As Binghamton University students prepare for finals week, mental health can become a cause for concern.

As the fall semester comes to a close, finals week is approaching, with exams being administered from Dec. 10 to Dec. 17. Many students report having higher amounts of stress and anxiety during this time, with 31 percent of students in the U.S. crediting finals and midterms as their top source of stress, according to Pew Research Center. In an effort to help students manage their stress and anxiety, multiple mental health resources are offered across campus that students are encouraged to use should they experience any form of distress.

Mark Rice, clinical director of the University Counseling Center (UCC), shared his advice on how students can manage stress during finals week, recommending students practice positive and encouraging “self-talk,” and avoid negative or pressuring “self-talk.”

Rice discussed how students can manage the workload of finals week.

“Do what you can, and let the rest go,” Rice wrote in an email. “This means being realistic about what you can do and committing to doing it. It also means recognizing what is out of your control or beyond your capacity, then [practicing] letting that go or letting it be.”

Henley Verhagen, president of Support Empathy Empowerment Kindness (SEEK) and a senior majoring in psychology, said students should make time to take care of themselves during the stressful week, which could mean eating or doing something enjoyable. Verhagen wrote that she is happy to see students collaborating, studying together and reaching out to each other for help throughout the week.

“Community and social support can be extremely beneficial in a high-stress environment, so it always warms my heart to see classmates making connections and tackling their exams together,” Verhagen wrote in an email.

SEEK is a mental health service on campus that students can use from 7 p.m. to 10 p.m. while school is in session. BU students can privately meet and talk with a peer at SEEK about their concerns. They also have a non-emergency helpline for students, and can be reached at 607-777-HELP (4357) from 8 p.m. to 11 p.m.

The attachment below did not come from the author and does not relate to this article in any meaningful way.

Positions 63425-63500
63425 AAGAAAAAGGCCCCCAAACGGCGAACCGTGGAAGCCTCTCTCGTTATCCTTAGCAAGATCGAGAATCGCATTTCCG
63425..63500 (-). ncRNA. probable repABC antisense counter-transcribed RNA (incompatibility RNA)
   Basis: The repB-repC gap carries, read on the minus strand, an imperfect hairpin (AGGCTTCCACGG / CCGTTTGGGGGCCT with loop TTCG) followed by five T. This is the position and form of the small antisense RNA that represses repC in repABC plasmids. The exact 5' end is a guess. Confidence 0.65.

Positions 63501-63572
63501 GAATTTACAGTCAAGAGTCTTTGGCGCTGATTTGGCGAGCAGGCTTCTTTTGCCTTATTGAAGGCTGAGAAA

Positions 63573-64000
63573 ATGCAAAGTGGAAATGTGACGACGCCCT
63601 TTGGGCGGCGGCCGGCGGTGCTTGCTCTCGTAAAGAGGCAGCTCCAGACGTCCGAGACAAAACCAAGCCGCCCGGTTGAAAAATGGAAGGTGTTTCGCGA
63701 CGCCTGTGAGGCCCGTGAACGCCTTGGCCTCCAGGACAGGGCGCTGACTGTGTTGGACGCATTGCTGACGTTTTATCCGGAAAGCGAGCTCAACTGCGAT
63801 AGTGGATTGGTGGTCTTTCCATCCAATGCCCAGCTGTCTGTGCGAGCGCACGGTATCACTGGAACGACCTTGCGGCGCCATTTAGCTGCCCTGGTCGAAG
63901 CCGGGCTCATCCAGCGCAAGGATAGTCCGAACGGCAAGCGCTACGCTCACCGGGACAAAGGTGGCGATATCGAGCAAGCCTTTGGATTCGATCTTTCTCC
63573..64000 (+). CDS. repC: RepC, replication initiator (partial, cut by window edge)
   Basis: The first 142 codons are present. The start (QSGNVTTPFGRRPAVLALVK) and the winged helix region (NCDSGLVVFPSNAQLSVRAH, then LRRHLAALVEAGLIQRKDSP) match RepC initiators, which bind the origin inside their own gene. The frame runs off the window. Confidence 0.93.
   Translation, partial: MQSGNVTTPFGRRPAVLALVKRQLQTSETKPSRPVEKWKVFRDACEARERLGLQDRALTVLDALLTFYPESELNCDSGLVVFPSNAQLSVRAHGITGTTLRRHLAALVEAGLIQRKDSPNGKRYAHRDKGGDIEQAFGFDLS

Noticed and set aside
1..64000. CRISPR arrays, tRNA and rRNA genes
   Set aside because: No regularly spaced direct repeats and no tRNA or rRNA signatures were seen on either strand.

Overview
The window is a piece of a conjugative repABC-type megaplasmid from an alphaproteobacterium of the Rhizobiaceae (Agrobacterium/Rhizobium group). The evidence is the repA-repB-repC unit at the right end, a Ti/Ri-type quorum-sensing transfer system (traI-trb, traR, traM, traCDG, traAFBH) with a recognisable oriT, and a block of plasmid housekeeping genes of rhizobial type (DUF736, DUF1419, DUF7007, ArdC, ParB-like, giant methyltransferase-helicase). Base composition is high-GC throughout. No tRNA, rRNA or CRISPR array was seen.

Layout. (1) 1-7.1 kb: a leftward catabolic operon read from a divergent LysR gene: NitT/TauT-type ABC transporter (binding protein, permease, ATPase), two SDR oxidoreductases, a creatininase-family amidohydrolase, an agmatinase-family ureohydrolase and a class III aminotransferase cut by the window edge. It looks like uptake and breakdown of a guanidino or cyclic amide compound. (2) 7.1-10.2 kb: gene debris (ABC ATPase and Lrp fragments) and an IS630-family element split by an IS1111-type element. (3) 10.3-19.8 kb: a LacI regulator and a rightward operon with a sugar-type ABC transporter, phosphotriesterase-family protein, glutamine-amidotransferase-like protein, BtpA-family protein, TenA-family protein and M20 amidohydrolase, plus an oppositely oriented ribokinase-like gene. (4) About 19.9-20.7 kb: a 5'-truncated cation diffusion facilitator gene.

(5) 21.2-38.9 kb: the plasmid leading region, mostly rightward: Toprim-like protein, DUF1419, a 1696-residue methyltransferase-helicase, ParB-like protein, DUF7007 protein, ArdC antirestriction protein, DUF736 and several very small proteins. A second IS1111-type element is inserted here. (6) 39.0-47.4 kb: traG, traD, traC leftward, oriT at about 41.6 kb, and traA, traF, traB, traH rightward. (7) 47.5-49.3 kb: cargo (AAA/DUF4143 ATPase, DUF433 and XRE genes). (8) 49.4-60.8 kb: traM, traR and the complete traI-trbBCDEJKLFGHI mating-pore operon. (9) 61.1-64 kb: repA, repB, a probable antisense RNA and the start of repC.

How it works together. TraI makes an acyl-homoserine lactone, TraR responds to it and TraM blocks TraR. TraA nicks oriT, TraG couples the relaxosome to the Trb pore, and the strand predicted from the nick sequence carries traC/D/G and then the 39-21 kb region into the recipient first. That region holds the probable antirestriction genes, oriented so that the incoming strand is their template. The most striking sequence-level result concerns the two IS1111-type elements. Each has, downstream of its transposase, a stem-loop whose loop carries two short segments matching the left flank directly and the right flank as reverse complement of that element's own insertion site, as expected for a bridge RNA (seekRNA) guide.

Ryan Yarosh, the senior director of media and public relations for BU, said he encourages students to devote time to relaxation. One way to do so is through the Health Promotion and Prevention Services (HPPS), a BU learning community that enables student well-being to optimize their success.

“I would very much encourage students to make sure they take some time out for self-care, unwind and recharge whenever possible,” Yarosh wrote. “Try a group fitness class or one of the many offerings hosted by the Stress-Free Bing team. ”

Stress-free Bing, offered by the Dean of Students, hosts resources, events, food and activities from Dec. 1 to Dec. 16 — aimed at providing fun and reducing stress as students prepare for their finals, according to its website.

Sarah Abraham, a freshman majoring in biochemistry, said she manages her mental health during finals by taking breaks from studying to avoid feeling overwhelmed, and making sure she sets time aside to do something she likes.

“I also make sure to see friends and spend time doing something that I love whenever I feel stressed,” Abraham said.

Elsa Hardt, a freshman majoring in mechanical engineering, explained that she is planning on avoiding procrastination during finals week by making a schedule to practice good time management.

“I would definitely say maintaining time management plays a huge role in staying in a productive mindset,” Hardt wrote. “I have a tendency to procrastinate on things, which ends up making me stressed about work loads. For finals I want to create a schedule for assignments and studying but also make sure I make time for myself to relax.”

The Consultation, Assessment, Referral and Education team (CARE) is part of the University’s Office of the Dean of Students. Their goal is to provide comprehensive case management services for students who have personal struggles, are in distress or could benefit from additional support or resources, according to the CARE team webpage. For concerns that are not time-sensitive or following a crisis, a referral to the CARE team can be made by filling out the form here.

With finals week a week away, Verhagen emphasized the importance of focusing on self-care.

“Exams can be so incredibly stressful, so much so that it actually becomes difficult to remember to make time to take care of yourself,” Verhagen said. “Take time to do something nice for yourself, because you and your mental health matter.”